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Posts tagged ‘Android Wear’

23
Dec

First Android Wear 2.0 Smartwatches to Launch Early Next Year


The first Android Wear 2.0 smartwatches will launch in the first quarter of next year, according to Android Wear product manager Jeff Chang, who took part in an exclusive interview with The Verge.

The two new flagship models will not have Google or Pixel branding, but rather branding from the undisclosed company manufacturing them—so one of Asus, Huawei, LG, Motorola, or a few other brands.

Following the launch of the two new smartwatches, the Android Wear 2.0 update will be pushed out for some, but not all, existing Android Wear watches:

• Moto 360 Gen 2
• Moto 360 Sport
• LG Watch Urbane 2nd Edition LTE
• LG Watch Urbane
• LG G Watch R
• Polar M600
• Casio Smart Outdoor Watch
• Nixon Mission
• Tag Heuer Connected• Fossil Q Wander
• Fossil Q Marshal
• Fossil Q Founder
• Michael Kors Access Bradshaw
• Michael Kors Access Dylan
• Huawei Watch
• Huawei Watch Ladies
• Asus ZenWatch 2
• Asus ZenWatch 3
Following the launch of Google’s two flagship models, other vendors will release new Android Wear 2.0 smartwatches throughout 2017. The first Android 2.0 smartwatches are expected to be announced at CES in the first week of January. Other product unveilings will follow at the Baselworld trade show later in 2017.

The new Android Wear smartwatches will compete with the Apple Watch, which remains the best-selling smartwatch following the launch of new Series 2 models in September. Google also faces competition from Samsung, which runs its own Tizen software on its smartwatches rather than Android Wear.

Android Wear 2.0 will support native, standalone apps that do not require a paired smartphone to work, in addition to Android Pay and Google Assistant. The new version will also feature Apple Watch-like complications on watch faces and a Material Design makeover. The final developer preview will be released in January.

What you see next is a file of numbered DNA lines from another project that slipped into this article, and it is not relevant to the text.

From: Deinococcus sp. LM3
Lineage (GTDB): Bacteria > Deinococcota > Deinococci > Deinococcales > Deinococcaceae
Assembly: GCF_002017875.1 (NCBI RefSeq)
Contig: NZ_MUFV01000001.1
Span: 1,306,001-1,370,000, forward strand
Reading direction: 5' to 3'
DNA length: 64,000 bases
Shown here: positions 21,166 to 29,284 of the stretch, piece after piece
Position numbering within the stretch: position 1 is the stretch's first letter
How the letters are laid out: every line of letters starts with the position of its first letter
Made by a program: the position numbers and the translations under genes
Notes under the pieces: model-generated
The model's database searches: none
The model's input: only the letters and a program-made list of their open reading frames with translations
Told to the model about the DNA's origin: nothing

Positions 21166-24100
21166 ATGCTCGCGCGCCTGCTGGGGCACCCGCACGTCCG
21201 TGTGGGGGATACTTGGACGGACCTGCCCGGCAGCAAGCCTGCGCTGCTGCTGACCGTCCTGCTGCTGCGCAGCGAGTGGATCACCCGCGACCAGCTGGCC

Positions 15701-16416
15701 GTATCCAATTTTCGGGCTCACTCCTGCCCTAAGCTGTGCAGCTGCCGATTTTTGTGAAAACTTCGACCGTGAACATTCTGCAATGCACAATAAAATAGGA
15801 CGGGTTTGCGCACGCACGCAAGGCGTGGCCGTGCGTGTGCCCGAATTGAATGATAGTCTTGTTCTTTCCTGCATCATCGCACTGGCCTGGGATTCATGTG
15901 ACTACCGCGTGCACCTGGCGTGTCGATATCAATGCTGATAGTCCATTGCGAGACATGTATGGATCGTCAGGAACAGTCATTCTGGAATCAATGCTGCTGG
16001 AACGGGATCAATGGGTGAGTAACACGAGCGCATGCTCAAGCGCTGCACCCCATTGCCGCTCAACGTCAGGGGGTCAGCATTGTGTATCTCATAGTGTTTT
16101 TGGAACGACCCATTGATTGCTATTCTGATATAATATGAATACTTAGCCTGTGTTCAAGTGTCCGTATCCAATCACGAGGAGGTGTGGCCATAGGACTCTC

Tag: Android Wear
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10
Dec

ASUS ZenWatch 3 review


Not long after Android Wear’s inception, ASUS entered the smartwatch market with the original ASUS ZenWatch. Although it didn’t quite offer the same level of appeal as the circular Moto 360, it marked the beginning of one of the best Android Wear lines to-date.

Two years and one iteration after its debut, the ZenWatch line is going circular with the ZenWatch 3; but does ASUS’ latest smartwatch offer a better experience than its competitors? Let’s find out with our comprehensive ASUS ZenWatch 3 review!

Design

The ZenWatch 3 is available in three color options: Rose Gold, Silver, and Gunmetal (pictured above). Perhaps the most compelling design aspect is the watch face; a circular display is surrounded by an accented, diamond cut bezel, which meets with the device’s housing. Unlike the Moto 360, the ZenWatch 3 manages to pull this circular design off without a “flat tire.” There’s also still an ambient light sensor for automatic brightness.

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Encased in a 316L stainless steel body, the ZenWatch 3 certainly gives off a premium vibe from a material perspective. Its lugs may appear a bit unusual at first glance, but they actually compliment the rest of the design quite nicely with their subtlety. The wrist strap attachment mechanism is easy to use with its quick release pin, although it is proprietary, so you won’t be able to easily use third party bands. ASUS is planning to sell both leather and rubber bands separately, each available in dark brown and beige.

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With that said, the leather wrist strap that comes with the watch is surprisingly good, offering a good deal of both comfort and style. It may, however, be a tad too small for those with very large wrists. Despite having relatively small wrists myself, the ZenWatch’s band fit around the middle notch. If you’re worried about this, you should consider trying on the watch in a retail store before purchasing to make sure it fits well.

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ASUS has also included three side buttons on the ZenWatch 3, all of which are satisfyingly tactile. Functionally speaking, the bottom button turns on airplane mode, the center button functions as a back button, and the top button can be set to launch an app of your choice.

I would have preferred just a single customizable side button

However, I very rarely found myself using these buttons, and often opted to interact with the touch screen instead. Quite frankly, three individual buttons feels excessive from a design perspective and overly complicated from a user experience perspective, so I would have preferred just a single customizable side button. Still, the buttons that ASUS has included both look and feel very premium.